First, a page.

Check out this list of vocabulary differences. You should watch out for a couple of them… aneraser (AmE) is a rubber in Britain. In the USA, rubber is a colloquial term for a condom.
Pronunciation & dialects
American English is much more homogenous than British English, meaning it is often harder to tell where in the USA someone is from just by hearing their accent. Linguists have identified somewhere between 6 and 25 American dialects, although the major divisions are between Northern, Midland and Southern dialects, which are roughly grouped together.
(very rough impression, after F.G. Cassidy, 1982)
When looking at the map, bear in mind that dialects/accents don’t have clear borders – instead you have what is called a dialect continuum, where differences accumulate gradually (particularly in rural areas).
American history is a history of migration, both from overseas and within the country, so accents constantly mixed as people moved around the country.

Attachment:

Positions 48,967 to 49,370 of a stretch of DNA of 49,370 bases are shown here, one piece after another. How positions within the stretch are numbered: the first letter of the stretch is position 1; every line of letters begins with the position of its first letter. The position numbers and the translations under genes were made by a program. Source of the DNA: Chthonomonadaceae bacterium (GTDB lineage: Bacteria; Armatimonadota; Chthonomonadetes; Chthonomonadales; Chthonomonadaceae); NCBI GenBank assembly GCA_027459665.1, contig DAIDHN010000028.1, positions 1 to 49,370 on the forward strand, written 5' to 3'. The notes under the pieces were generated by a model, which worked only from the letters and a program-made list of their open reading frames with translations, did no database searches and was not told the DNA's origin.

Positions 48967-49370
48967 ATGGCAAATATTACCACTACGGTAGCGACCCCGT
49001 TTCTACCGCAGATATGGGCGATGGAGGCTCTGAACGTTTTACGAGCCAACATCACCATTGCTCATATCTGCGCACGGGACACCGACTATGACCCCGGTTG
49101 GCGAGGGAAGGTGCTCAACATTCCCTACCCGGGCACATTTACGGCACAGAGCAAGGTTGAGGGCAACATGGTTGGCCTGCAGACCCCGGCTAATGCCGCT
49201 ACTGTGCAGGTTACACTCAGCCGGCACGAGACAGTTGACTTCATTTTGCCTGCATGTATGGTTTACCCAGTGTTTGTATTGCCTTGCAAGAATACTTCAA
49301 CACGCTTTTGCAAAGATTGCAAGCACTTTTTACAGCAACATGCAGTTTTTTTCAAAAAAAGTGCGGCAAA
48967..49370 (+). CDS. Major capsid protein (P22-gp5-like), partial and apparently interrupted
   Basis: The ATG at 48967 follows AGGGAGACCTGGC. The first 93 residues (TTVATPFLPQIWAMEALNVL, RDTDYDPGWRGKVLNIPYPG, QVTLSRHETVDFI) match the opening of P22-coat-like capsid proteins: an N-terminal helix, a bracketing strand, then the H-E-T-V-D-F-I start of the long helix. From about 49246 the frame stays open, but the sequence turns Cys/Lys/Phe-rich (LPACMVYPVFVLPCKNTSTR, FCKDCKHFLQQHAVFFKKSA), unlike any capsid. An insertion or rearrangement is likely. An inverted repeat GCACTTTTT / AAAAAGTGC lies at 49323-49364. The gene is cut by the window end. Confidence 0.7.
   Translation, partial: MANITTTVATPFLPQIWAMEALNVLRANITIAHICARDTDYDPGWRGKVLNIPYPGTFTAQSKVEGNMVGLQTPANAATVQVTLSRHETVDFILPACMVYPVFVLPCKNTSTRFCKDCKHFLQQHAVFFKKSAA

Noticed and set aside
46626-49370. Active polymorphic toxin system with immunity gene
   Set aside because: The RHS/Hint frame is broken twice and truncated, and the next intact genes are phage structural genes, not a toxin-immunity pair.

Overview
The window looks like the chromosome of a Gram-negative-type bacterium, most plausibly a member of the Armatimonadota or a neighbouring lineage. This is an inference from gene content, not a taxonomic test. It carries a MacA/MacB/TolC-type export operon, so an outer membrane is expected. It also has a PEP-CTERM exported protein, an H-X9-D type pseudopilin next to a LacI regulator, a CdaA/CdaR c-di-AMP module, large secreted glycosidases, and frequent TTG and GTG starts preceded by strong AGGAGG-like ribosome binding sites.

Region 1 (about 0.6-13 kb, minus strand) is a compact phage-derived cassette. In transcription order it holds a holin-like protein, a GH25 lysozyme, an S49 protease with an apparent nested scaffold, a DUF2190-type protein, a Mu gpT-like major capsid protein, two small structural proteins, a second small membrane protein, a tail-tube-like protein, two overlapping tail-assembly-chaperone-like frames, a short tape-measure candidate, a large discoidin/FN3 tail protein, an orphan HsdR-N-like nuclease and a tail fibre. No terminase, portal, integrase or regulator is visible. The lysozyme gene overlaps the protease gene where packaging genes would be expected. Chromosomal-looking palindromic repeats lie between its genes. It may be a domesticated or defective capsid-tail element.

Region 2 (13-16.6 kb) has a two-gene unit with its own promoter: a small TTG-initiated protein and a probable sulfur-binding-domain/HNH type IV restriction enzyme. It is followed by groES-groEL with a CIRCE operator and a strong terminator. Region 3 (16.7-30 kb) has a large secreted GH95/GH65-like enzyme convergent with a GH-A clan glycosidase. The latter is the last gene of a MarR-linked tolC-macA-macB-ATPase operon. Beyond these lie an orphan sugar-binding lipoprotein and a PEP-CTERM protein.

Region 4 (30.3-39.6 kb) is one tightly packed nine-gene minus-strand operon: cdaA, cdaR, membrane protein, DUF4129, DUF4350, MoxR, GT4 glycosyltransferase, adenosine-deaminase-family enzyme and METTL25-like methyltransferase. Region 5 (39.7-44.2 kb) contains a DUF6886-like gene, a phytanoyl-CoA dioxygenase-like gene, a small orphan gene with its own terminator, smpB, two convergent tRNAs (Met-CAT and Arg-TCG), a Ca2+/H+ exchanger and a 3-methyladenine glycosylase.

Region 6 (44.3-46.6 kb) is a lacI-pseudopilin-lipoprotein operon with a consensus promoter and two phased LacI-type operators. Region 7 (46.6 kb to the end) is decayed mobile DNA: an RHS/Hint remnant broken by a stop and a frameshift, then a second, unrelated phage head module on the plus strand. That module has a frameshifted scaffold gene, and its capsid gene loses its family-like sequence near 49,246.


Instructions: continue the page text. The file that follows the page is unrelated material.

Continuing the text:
A couple of things make American pronunciation distinct from British, notably that most varieties of American English are “rhotic”, meaning that the r sound is nearly always pronounced anywhere in a word, which it isn’t in most British dialects. So the word butter, for example, ends with an r sound in most US varieties, with an uh sound in most British varieties (although not in Scotland, Ireland or the south-west of England).
There is greater variety of dialects in Great Britain because the language developed over a millennium and a half, from a mix of languages spoken by various settlers from elsewhere in Europe. Families stayed in the same place for generations. This meant that the language developed differently from town to town. Liverpool and Manchester, for example, have highly distinct accents despite being less than 60km apart.
You will inevitably take on some of the accent of the place in which you learn. This is a good thing! Your accent will be a part of your own story whether you learn British, American, South African, Australian or any other form of English.
There are a number of differences between British and American spelling. In America, for example, it is rare for a word to end with –re, whereas this is common is Britain. Some examples include center (centre) and meter (metre). American English also drops the u in British words like colour (color) and flavour (flavor) and an l in traveller (traveler) and reveller (reveler).